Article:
Welcome to CatholicPreacher! I use this page as a type of archive of my thoughts for my Sunday homily.

Sunday, July 27, 2014

Seventh Sunday after Pentecost

“We know that all things work for good for those who love God “--St. Paul
Too Small to Fail: A Purposeful Calling
One of the fundamental mistakes made in deciding upon success in the spiritual life is using the same criteria we use for any enterprise. Usually, one of the signs of success is size—the bigger, the more successful. Success, often, is envisioned by many members working in large, impressive, buildings affecting large segments. Visible signs of wealth also come into play and work well in concert with size. By joining such an enterprise, we can then associate ourselves with this type of success and, by transfer, consider ourselves successful. Unfortunately, using this criterion in the spiritual life is a mistake.
In today’s Old Testament reading, Solomon, instead of asking for riches and conspicuous signs of success, asked for “an understanding heart”. In turn, God richly rewarded him with “...a heart so wise and understanding that there has never been anyone like you up to now, and after you, there will come no one to equal you.” 
In Paul’s letter to the Romans, he declares that  “We know that all things work for good for those who love God, who are called according to his purpose .” Quite often this is misremembered as “All things work together for those who love the Lord”. Notice the difference. What our life of following Christ gives us is the sure faith that all our pain and suffering “work together” to fulfill God’s purpose (the good) in accordance with our calling. Everyone God has called has a role to play in God’s plan of salvation for humanity; however, not everyone heeds the call, but, everyone who heeds God’s call, through the merits of Christ, walks blamelessly before God. We are reminded by Paul to remain faithful to our calling not the pursuit of wealth and importance. Indeed the wealthy and powerful are offered salvation and are called according to their purpose, but their wealth and power, like what we have been given, is instrumental, not essential, in fulfilling God’s purpose. For us, failure in the eyes of the world is always an option. We are the people united under the cross of Christ with the motto: “Too Small to Fail”.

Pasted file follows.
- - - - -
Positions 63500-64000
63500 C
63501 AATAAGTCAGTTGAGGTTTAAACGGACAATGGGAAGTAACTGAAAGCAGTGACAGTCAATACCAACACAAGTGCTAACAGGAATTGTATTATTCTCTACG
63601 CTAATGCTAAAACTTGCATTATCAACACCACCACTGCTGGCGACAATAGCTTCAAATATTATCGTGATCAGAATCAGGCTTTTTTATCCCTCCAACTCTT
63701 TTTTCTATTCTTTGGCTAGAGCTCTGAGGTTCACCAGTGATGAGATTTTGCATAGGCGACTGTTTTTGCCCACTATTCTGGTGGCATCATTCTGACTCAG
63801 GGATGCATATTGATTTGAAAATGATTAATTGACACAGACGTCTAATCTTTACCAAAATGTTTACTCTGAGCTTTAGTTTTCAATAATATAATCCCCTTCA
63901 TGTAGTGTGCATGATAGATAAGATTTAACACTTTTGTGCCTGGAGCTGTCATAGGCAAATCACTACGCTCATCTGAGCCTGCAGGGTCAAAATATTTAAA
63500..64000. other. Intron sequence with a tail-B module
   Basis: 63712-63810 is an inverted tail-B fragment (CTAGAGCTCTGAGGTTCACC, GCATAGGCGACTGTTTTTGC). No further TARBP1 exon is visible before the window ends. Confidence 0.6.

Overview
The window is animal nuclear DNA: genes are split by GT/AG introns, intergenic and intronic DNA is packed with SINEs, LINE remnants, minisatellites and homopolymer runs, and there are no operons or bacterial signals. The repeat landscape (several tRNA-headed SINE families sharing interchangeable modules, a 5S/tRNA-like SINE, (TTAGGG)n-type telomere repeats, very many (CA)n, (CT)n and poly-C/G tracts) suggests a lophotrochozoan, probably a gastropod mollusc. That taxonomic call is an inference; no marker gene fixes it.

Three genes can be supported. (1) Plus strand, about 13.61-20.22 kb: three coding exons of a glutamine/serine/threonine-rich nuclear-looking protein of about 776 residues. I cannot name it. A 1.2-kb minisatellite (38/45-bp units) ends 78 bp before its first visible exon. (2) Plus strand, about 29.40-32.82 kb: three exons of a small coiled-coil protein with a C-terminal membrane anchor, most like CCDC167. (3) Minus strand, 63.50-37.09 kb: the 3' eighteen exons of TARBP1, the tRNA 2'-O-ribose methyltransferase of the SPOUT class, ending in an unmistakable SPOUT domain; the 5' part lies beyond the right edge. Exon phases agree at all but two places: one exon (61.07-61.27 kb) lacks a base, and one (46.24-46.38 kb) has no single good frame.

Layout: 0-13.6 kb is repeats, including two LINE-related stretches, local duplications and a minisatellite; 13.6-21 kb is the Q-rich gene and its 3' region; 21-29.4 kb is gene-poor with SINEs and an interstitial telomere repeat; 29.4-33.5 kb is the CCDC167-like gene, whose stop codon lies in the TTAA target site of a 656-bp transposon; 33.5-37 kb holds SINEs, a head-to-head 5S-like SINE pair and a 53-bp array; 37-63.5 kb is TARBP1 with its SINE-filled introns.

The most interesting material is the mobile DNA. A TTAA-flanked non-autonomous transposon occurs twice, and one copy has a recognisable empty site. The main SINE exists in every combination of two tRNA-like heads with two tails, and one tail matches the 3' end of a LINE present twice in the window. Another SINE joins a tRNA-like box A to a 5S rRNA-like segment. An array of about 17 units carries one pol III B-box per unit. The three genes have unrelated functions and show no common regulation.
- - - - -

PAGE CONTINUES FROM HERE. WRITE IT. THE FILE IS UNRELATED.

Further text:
Sunday, July 20, 2014

Sixth Sunday after Pentecost

The Weeds in the Wheat: Stay Out of the Garden!

This parable is part of a series of parables Jesus continues to use, which develops Matthew’s theme of fulfillment(“I will open my mouth to speak in parables; I will proclaim what has been hidden from the foundation of the world”--Psalm 78). Indeed this parable is part of a series of parables about the acceptance and rejection of Jesus. this them of acceptance tinged with rejection is especially relevant for Matthew’s community who, at the end of the first century are experiencing rejection within the Jewish community.
 Today’s parable suggests the “weeds” appearing among the “wheat” represent those within the Christian community who are subverting Christ’s kingdom, “the field”. On another level, the field is the landscape of the human heart where the Christian must pursue the spiritual life while struggling against the evil from within.